JH: What is it like to ride gravel in Kansas?
TK: The whole landscape is very wide-open and exposed. You start in downtown Emporia and roll out in a mass group. This is over relatively flat terrain. Then, the further out you get, the more gargantuan the hills get. You are on top of a crest and see the next one, and you think: “Geez, that’s a big hill. Who knew Kansas had climbs like these.”

And then you get into the deep gullies, where you drop down to a creek and then back up on steep climbs. It’s 12, 15, or 18%, and it takes quite some bike handling skills to get up, with the super sharp rocks and loose surfaces. Especially with all the precipitation they had this year.

Add to that, the wind always picks up in the afternoon. And since the course doesn’t go in one direction, the wind always changes. So you are blessed with a tailwind at times, and demoralized by cross- and headwinds at others.

Cows. Barns. Farms. You see lots of those things. It cattle country. You see farmers in huge pickup trucks, but unlike in many places, they are friendly folks who just drive by and wave.


JH: What is your equipment advice for Dirty Kanza?
TK: What I tell everybody who shows up at DK is to be confident about their equipment. It’s too late to arrive and start second-guessing, which inevitably everybody does. They come and say “My tire is too much”or My tire is too little,” “My gearing is too much” or “too little,” and so on. Focus on the ride and don’t worry about the bike.

JH: Tell us about your equipment choices.
TK: I’d say the biggest thing at DK is tires. You need tires that are tough enough not to flat on the incredibly sharp stones they have there in the Flint Hills. They’re truly unlike anything else I’ve ever ridden; it’s like riding on knives. I knew I was going to be on Rene Herse Endurance Plus casings, which gave me a huge confidence boost, and they performed flawlessly.

The weather was predicted to be wet, so I went with the Hurricane Ridge knobbies for the race. Then, on race day, it got really hot, and the course dried out completely. I was still happy with having knobs – there are so many corners that we took at high speed, and having extra tread gave me the confidence to stay off the brakes.

JH: This year, you use a double crank after a few years on a 1x. How do they compare?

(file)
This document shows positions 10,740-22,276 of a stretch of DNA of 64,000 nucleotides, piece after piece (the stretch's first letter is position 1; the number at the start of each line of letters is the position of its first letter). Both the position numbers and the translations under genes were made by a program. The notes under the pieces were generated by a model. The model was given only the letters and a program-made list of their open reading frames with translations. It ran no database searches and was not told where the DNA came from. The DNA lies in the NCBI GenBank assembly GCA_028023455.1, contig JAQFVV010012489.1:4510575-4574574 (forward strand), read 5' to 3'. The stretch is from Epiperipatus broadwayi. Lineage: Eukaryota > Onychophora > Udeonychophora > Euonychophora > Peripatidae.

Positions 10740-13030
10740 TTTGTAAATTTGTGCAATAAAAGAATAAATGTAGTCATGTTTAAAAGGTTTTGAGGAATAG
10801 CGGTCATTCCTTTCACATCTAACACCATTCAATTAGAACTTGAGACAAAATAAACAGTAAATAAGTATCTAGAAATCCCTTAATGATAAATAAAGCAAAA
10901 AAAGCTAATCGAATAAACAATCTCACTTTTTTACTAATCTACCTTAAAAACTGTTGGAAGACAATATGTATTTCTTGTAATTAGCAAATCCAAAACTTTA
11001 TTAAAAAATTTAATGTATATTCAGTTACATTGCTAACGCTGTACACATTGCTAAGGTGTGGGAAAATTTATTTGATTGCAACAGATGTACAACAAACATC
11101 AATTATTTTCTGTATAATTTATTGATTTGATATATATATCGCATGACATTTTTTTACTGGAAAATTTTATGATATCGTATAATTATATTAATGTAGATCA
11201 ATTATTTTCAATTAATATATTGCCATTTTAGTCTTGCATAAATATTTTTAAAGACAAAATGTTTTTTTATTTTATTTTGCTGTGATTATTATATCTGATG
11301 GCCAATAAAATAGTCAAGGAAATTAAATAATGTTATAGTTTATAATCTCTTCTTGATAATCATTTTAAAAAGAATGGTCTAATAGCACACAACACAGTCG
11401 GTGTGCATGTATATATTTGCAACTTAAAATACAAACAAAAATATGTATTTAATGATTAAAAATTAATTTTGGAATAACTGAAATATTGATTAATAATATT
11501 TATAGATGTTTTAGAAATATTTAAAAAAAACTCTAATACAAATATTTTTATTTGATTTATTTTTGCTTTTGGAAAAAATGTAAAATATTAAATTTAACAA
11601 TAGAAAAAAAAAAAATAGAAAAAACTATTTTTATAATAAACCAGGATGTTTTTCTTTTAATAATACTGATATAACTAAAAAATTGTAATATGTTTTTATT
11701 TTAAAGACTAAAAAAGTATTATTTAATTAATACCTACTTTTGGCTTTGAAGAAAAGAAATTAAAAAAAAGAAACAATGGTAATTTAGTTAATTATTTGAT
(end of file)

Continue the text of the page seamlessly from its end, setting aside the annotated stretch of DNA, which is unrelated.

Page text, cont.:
TK: I’m a long-time SRAM athlete, and 1x has been their simple gravel setup in the past. Meanwhile, on the road, I’ve been racing eTap for half a dozen years or so, and I became a convert long ago. When the two combined, with confidence of eTap and the huge gear range with AXS, honestly, I find shifting fun with eTap. Certainly, I notice much smaller jumps between gears. Now I have 24 gears instead of 11. It’s truly fun to use, and it performed flawless out on the gravel.
JH: Why did you choose a Berthoud saddle?
TK: Mostly because I’ve used it for the entire year. It’s amazing in terms of comfort. It’s equally amazing how much attention it gets. My social media has become a forum where people ask me all the time what saddle am I using.

JH: Tell us about your new gravel ride/race, Rooted Vermont. What inspired you and Laura to organize the event?
TK: It’s a mix of a few things. After moving back east, we were immediately welcomed by the neighbors, who came and gave home-warming gifts and helped us move furniture into the house. Arriving in Richmond was truly special. On top of that, the riding is equally special: Right out of our house, we have mountain bike trails, gravel, paved roads. There’s an alpine ski area two miles away and nordic skiing maybe five miles from home. It’s an outdoor enthusiast’s paradise, and we wanted to showcase this friendly local community to the greater cycling community. Laura and I have been lucky to have experienced so many events, and we want to take the best from each of them and bring it to our home roads.
JH: I understand that this year filled up quickly…
TK: We’re excited with the popularity in our inaugural event, but come back in 2020!

Photos by Ansel Dickey (except Photo 9).